ISA and Birmingham University to Help Farmers Through Solar-Hybrid Cold Chain Technology

The University of Birmingham and the International Solar Alliance (ISA) will collaborate to help farmers in countries with abundant and perennial sunshine.

The effort is to help farmers capitalize on chilled food distribution systems powered by solar and solar-hybrid technologies. Birmingham University is the research partner of the ISA in its Solar Cooling Initiative (I-SCI).

The joint effort between the two entities is intended towards planning, research, and delivery of these technologies in ISA member countries. This has always been a part of the agenda for the ISA. The member countries located between the northern and southern hemispherical tropics are under the radar of this project.

“This initiative aims to enable millions of farmers by way of integrating cold-chains that work on solar fully or partially. The focus would be on farm-to-fork supply chains – reducing wastage and increasing farmers’ income, leading to economic wellbeing” said Upendra Tripathy, Director General, ISA, H.E., during the launch of the project.



“This project will align with the ISA’s first program ‘Scaling Solar for Applications in the Agricultural Use’. It is noteworthy that 28 countries have joined this program to install 270,000 solar water pumps for which ISA has launched a global aggregation and price discovery tender,” said Upendra Tripathy stated.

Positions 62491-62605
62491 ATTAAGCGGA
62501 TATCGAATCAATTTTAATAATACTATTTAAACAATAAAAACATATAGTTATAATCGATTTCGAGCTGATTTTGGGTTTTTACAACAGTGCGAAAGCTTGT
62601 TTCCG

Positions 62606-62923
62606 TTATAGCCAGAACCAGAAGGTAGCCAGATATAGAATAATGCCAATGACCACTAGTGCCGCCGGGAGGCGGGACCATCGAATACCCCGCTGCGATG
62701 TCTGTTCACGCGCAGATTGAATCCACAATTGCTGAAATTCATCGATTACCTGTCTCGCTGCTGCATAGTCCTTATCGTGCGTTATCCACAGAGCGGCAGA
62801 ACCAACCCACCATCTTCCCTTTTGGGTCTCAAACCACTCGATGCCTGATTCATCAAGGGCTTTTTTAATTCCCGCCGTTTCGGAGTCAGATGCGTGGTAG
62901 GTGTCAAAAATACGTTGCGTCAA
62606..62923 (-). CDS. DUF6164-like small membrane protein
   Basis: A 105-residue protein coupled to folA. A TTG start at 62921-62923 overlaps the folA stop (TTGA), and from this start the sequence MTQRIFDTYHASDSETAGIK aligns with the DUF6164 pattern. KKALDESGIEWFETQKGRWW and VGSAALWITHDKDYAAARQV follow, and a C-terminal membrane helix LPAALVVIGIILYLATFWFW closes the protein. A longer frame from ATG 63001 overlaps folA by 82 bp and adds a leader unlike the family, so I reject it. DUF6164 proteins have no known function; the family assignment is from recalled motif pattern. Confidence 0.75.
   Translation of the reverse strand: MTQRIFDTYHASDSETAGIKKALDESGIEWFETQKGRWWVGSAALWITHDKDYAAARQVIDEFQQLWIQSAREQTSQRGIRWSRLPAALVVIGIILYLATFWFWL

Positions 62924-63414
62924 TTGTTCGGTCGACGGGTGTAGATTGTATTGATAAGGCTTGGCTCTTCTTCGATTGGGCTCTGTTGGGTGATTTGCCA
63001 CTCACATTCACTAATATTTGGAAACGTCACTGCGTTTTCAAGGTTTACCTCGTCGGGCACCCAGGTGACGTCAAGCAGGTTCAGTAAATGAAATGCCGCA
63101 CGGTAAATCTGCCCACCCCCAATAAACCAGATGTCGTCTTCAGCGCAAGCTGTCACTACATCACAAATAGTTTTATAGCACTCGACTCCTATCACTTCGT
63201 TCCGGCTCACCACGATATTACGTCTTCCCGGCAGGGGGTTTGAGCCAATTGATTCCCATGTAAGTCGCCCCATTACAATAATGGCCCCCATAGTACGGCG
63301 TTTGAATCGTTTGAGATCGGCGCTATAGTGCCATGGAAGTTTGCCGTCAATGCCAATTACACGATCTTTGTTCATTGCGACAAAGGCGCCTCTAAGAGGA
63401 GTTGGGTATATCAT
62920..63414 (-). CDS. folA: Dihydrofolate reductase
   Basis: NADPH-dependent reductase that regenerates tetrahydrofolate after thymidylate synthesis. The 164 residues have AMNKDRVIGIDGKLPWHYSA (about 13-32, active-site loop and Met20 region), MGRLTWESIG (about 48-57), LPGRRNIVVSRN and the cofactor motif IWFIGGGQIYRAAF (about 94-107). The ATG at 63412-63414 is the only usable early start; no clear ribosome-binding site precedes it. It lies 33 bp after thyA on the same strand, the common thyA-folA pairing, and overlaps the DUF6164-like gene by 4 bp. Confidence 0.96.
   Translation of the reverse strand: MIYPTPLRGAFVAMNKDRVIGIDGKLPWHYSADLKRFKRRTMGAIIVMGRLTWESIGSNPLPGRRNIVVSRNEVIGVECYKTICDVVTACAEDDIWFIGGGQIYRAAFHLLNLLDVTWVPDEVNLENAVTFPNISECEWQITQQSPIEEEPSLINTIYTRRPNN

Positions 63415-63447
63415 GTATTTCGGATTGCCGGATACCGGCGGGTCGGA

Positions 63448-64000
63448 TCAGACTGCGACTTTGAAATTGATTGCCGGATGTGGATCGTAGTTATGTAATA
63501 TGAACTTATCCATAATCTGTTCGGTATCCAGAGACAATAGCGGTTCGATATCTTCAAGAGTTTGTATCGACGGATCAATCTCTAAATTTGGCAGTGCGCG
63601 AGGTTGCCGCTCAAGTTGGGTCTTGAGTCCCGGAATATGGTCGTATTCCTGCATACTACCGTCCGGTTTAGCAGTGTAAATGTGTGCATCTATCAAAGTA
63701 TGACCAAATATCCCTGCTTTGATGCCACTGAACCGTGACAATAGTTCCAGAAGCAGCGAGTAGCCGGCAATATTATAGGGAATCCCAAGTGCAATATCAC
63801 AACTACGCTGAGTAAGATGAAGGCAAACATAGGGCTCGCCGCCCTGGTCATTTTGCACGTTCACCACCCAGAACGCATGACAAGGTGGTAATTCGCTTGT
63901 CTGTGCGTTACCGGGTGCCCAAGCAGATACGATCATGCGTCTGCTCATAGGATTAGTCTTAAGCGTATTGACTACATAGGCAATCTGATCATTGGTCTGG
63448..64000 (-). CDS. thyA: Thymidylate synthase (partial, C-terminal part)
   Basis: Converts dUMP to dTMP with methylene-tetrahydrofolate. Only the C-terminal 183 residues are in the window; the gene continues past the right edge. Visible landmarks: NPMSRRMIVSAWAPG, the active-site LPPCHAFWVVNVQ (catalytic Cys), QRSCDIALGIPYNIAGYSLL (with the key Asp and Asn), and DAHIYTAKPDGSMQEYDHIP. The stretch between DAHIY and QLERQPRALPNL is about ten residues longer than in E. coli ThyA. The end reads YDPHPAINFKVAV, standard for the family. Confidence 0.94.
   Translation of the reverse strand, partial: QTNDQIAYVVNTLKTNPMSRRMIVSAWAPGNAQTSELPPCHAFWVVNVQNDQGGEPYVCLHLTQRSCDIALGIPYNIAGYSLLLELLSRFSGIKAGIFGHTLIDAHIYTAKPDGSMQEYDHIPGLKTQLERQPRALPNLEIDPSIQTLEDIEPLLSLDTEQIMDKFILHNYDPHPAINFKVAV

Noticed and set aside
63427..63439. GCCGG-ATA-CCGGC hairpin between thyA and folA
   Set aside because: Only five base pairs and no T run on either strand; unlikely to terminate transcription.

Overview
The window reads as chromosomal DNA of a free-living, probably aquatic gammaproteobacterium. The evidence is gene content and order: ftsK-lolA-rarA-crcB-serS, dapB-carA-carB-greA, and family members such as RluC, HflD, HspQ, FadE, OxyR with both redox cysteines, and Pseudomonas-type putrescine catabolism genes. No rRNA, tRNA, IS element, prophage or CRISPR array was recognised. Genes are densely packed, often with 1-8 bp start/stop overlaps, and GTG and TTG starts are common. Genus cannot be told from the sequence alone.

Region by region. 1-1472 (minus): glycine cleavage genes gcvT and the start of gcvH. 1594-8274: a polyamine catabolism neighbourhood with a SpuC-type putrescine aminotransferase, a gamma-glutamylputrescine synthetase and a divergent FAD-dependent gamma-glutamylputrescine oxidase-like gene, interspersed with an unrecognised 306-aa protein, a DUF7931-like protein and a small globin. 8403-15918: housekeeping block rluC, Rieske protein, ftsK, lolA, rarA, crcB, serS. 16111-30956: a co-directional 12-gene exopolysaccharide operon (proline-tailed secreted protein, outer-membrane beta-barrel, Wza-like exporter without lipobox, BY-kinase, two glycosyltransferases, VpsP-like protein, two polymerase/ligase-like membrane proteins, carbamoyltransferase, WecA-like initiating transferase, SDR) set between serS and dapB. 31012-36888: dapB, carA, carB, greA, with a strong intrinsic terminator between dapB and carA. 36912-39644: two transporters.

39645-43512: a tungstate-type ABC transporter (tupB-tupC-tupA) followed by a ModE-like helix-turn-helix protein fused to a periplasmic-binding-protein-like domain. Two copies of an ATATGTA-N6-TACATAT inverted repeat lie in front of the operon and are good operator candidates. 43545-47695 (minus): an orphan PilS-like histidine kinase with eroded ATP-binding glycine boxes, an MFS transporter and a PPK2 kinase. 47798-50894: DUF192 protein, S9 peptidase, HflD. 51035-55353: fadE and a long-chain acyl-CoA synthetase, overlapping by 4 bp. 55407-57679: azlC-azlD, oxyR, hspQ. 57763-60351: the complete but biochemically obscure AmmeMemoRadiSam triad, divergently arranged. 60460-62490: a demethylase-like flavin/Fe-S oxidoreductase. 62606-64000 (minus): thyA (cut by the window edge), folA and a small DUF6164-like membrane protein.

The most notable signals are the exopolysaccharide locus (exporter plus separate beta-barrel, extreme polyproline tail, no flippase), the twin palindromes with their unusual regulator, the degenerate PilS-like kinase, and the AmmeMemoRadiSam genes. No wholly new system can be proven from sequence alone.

Cold chains are imperative in shipping perishable items, in the absence of which almost 40% of losses can be incurred during the transit from the farmer to the retailer. Using cold chains during the transportation of produce has a positive impact on the economic condition of the farmer. The utilization of this technology decreases food loss. It also helps in receiving most of the revenue from the volume harvested, since the cold chain technology preserves a large percentage of the products.

The downside is that cooling technology contributes significantly to climate change since they are energy-intensive, and to mitigate this effect, they must be powered primarily by clean energy technologies.

“Research in solar energy continues to be important for the University of Birmingham. We believe our partnership with the International Solar Alliance (ISA) will contribute significantly to the advancement of several initiatives, including clean cold, sustainable energy, energy storage, and energy grids,” said Robin Mason, University of Birmingham Pro-Vice-Chancellor (International).

This collective initiative is establishing cold chain distribution for agricultural purposes in countries that lie within the two tropics like India, Brazil, and Egypt, to name a few. The ISA is working with the National Center for cold-chain Development (NCCD) in India to gather expertise and support in the field of cold chain technology. Since these systems are energy-intensive, the use of solar-hybrid technology in these systems will increase efficiency and reduce global greenhouse gas (GHG) emissions from food loss and waste which are projected at 4.4 gigatons of carbon dioxide emissions per year.

Recently Mercom reported that the World Bank had come out with a new Efficient, Clean Cooling Program to hasten the acceptance of sustainable cooling solutions, including air conditioning, refrigeration, and cold chain in developing countries.

In recent months, the Commonwealth of Nations and the ISA signed a Memorandum of Understanding (MoU) to increase solar energy in the Commonwealth member countries.

Image Credit: Rajarshi MITRA [CC BY 2.0]